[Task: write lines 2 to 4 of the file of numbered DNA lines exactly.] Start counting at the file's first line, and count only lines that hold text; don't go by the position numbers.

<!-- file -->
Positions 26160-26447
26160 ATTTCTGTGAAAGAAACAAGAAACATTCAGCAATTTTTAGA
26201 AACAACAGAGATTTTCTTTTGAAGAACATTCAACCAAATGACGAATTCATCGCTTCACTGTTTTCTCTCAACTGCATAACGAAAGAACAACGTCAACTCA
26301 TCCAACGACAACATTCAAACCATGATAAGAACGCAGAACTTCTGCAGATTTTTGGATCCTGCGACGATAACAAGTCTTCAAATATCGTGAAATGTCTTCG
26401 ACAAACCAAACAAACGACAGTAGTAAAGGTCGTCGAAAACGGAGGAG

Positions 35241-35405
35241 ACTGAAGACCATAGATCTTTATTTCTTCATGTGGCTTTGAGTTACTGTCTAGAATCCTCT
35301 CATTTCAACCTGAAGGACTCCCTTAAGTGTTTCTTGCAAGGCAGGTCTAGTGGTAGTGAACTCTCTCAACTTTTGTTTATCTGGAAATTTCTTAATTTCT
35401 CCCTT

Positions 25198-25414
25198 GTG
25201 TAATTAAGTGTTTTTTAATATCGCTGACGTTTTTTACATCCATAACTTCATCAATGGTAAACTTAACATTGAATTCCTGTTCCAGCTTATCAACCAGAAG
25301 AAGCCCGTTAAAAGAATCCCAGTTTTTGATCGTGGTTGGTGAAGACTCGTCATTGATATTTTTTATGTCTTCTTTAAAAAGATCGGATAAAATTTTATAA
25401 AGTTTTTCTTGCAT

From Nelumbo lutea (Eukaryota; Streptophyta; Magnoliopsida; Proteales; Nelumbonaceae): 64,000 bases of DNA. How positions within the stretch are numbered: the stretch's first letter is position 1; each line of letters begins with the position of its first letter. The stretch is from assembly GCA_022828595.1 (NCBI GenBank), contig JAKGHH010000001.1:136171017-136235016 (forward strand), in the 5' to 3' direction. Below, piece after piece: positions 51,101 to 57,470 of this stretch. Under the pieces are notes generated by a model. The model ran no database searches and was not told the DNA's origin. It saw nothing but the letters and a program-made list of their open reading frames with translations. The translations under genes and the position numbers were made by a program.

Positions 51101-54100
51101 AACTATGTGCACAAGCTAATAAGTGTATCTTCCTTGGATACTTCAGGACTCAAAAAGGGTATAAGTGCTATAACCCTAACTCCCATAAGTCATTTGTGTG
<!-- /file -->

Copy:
26160 ATTTCTGTGAAAGAAACAAGAAACATTCAGCAATTTTTAGA
26201 AACAACAGAGATTTTCTTTTGAAGAACATTCAACCAAATGACGAATTCATCGCTTCACTGTTTTCTCTCAACTGCATAACGAAAGAACAACGTCAACTCA
26301 TCCAACGACAACATTCAAACCATGATAAGAACGCAGAACTTCTGCAGATTTTTGGATCCTGCGACGATAACAAGTCTTCAAATATCGTGAAATGTCTTCG